Populist firebrand Rodrigo Duterte was sworn in yesterday as the Philippines' 16th president, with a promise to wage a "relentless" and "sustained" war on crime and corruption.
"The fight will be relentless, and it will be sustained," the 71-year-old anti-crime maverick said in a 16-minute speech shortly after he took his oath.
"The ride will be rough, but come and join me just the same. Together, shoulder to shoulder, let us take the first wobbly steps in this quest," he added.
More than 600 guests representing a motley mix of political groups that have coalesced around Mr Duterte - communists, business magnates, and loyalists of the late dictator Ferdinand Marcos - were at the inauguration held at Malacanang Palace in Manila.
The ceremonies were low-key and frugal, in keeping with Mr Duterte's loathing for ostentation.
PHILIPPINE PRESIDENT RODRIGO DUTERTE ON...
FIGHTING CRIME I know that there are those who do not approve of my methods of fighting criminality, the sale and use of illegal drugs and corruption. They say that my methods are unorthodox and verge on the illegal...
As a lawyer and a former prosecutor, I know the limits of the power and authority of the president. I know what is legal and what is not. My adherence to due process and the rule of law is uncompromising.
PEACE AGREEMENTS AND INTERNATIONAL TREATIES
On the international front and community of nations, let me reiterate that the Republic of the Philippines will honour treaties and international obligations.
On the domestic front, my administration is committed to implement all signed peace agreements in step with constitutional and legal reforms. ''
WHY LEADERS MUST LISTEN TO THE PEOPLE
No leader, however strong, can succeed at anything of national importance or significance unless he has the support and cooperation of the people he is tasked to lead and sworn to serve.
VICE-PRESIDENT LENI ROBREDO ON THE NEED FOR UNITY
During these times of conflict, unity is most important for our nation. We may come from different walks of life or different advocacies, but our dreams are the same: that each Filipino will live a dignified, prosperous life.
Past presidents had opted to hold their inauguration in sprawling public parks to draw hundreds of thousands of onlookers, and host lavish dinners for important guests.
For his guests, Mr Duterte had asked for homely dishes that included coconut pith spring rolls, white cheese made from unskimmed carabao milk, mung bean soup, spinach, and durian tartlet.
The new president, who prefers button-down, short-sleeved shirts, never wears socks, and vows he will not be seen with a tie, conceded to wearing a barong - an embroidered Filipino formal wear - and light-coloured pants. But he had on what looked like slip-on loafers.
Departing from his brash, usually profanity-laced, mien, Mr Duterte again hammered on his central themes in his inaugural speech: ending crime and ridding the bureaucracy of graft.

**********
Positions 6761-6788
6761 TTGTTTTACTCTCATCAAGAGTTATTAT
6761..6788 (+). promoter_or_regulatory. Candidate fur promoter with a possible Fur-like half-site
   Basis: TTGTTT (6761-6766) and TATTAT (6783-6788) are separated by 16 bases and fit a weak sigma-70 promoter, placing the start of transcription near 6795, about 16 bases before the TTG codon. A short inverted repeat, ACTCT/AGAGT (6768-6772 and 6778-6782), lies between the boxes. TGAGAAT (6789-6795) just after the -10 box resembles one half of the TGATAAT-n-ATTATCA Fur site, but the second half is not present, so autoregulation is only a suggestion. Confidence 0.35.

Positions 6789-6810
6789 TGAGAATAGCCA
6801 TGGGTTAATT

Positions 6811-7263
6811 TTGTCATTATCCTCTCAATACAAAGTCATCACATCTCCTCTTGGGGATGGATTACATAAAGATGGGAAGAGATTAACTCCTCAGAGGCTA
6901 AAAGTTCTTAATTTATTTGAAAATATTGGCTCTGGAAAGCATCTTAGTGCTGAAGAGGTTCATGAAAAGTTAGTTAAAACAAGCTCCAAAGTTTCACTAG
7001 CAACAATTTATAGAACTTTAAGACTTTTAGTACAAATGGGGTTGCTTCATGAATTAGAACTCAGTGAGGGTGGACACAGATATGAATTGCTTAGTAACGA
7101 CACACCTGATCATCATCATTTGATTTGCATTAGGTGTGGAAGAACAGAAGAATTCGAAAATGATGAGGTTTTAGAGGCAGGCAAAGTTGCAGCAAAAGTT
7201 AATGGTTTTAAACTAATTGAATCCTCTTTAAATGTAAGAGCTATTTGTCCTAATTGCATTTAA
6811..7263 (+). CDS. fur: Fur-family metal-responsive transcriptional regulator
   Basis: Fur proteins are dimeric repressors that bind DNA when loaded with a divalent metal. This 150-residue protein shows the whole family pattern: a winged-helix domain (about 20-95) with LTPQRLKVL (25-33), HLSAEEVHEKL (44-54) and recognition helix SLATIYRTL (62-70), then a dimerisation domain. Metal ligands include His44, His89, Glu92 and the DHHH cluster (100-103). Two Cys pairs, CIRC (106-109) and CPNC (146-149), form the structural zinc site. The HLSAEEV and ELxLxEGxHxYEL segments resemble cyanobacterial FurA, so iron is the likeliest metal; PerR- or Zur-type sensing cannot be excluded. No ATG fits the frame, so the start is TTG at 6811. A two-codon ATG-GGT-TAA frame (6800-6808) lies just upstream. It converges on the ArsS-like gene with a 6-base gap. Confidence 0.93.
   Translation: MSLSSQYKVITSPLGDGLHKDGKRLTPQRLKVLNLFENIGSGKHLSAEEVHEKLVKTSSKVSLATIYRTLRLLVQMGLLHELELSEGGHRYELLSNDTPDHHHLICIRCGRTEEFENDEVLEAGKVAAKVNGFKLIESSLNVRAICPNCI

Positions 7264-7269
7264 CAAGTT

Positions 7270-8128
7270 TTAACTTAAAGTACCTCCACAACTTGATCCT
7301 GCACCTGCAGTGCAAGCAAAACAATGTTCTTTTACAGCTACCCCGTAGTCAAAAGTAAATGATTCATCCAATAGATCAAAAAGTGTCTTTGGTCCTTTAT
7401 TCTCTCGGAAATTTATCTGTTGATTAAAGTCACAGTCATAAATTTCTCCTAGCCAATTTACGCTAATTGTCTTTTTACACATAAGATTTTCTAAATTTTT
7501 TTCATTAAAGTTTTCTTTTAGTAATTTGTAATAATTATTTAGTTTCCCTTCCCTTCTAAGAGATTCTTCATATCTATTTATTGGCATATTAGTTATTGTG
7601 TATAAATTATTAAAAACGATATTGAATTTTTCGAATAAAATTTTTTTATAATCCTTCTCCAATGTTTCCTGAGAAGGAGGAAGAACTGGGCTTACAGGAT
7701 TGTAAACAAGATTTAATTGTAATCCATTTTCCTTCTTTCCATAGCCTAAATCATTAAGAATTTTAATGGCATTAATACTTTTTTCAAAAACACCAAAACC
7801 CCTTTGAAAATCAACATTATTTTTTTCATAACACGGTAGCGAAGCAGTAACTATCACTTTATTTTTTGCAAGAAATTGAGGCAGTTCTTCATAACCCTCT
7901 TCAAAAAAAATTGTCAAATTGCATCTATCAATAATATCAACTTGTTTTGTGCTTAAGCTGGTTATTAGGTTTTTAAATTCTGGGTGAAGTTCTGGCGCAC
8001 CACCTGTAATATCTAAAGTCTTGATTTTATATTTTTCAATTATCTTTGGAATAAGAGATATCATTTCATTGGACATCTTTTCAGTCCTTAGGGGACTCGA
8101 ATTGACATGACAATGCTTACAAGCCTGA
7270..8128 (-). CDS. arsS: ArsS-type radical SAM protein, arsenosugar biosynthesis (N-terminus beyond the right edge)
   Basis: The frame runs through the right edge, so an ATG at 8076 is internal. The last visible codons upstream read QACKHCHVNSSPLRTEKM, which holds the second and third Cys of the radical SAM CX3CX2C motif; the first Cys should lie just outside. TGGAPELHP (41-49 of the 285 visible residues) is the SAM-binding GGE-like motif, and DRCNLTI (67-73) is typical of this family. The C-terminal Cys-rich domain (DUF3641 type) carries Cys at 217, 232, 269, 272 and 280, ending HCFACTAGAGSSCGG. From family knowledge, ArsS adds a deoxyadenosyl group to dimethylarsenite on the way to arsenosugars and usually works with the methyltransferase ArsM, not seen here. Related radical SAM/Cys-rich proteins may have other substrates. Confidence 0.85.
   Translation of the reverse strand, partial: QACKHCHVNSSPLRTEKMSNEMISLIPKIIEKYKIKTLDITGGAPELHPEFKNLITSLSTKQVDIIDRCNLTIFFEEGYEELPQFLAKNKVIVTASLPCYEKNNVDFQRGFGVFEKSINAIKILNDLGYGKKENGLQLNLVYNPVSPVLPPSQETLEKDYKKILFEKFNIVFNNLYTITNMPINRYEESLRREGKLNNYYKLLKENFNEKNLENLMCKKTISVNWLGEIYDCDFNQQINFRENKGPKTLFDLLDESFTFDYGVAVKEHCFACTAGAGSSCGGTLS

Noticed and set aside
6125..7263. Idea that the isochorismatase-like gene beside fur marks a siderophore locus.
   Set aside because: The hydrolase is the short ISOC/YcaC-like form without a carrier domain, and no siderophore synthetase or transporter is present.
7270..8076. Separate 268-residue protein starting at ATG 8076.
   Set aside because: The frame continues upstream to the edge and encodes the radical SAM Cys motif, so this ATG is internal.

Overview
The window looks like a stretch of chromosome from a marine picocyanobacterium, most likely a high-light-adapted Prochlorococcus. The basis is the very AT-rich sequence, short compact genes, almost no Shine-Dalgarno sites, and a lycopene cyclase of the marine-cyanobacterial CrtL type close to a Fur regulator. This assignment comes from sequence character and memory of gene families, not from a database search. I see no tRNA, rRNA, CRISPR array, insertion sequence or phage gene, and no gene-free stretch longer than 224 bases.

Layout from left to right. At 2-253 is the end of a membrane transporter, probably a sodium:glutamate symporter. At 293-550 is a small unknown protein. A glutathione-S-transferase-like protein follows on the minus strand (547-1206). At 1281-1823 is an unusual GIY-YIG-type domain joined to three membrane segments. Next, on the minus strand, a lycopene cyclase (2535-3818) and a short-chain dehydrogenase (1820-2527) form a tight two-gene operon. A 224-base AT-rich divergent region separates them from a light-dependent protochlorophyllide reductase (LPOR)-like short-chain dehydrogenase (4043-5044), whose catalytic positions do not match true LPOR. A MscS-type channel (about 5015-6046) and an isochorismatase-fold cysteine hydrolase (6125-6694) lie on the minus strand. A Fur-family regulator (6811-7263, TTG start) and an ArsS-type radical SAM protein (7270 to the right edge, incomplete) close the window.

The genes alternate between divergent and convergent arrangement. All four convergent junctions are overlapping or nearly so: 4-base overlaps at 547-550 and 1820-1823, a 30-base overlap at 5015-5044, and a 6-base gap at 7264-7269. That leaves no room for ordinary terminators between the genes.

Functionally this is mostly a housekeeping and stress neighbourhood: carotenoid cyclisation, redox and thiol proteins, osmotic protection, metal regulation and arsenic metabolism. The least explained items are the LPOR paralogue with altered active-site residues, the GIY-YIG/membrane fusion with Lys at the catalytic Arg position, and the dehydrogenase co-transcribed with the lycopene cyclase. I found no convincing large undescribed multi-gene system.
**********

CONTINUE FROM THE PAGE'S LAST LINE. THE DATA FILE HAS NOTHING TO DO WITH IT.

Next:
He said that "corruption, both in the high and low echelons of government, criminality in the streets and rampant sale of illegal drugs" are "the problems that bedevil our country today which need to be addressed with urgency".
He had promised to end crime in six months, even if it meant employing extrajudicial means.
Mr Duterte carved a reputation as a tough-talking, gun-toting mayor who would not baulk at setting loose "death squads" on criminal gangs, earning him the monicker "Punisher". Amid accusations that his "dirty" tactics had led to the extrajudicial killings of at least 1,000 suspected criminals, some of them minors, Mr Duterte succeeded in transforming his home city of Davao from a lawless enclave in the war-torn southern region of Mindanao into one of the nation's safest.
In his speech yesterday, Mr Duterte said his methods may be "unorthodox" and even "verge on the illegal", but he insisted he had witnessed how crime and illegal drugs had ruined families and decimated hard-earned wealth. "Look at it from that perspective, and tell me that I am wrong," he said.
Mr Duterte then asked lawmakers and human rights campaigners "to allow us a level of governance consistent with our mandate".
"You mind your work, and I will mind mine," he said.
In another break with tradition, Mr Duterte was inaugurated separately from his Vice-President, the 52-year-old widow Leni Robredo. She took her oath hours earlier, at her new office 10km north of Malacanang.
Mr Duterte had been keeping his distance from Ms Robredo, who belongs to a different party, out of a sense of gratitude to his ally, former senator Ferdinand Marcos Jr, who lost to her by a slim margin.
At her inauguration, Ms Robredo extended a conciliatory note to Mr Duterte, saying: "We should build on our unity, and look for strength in our differences."
One tradition Mr Duterte stuck to was giving his predecessor Benigno Aquino departure honours. Mr Aquino was later driven out of Malacanang, an ordinary citizen again.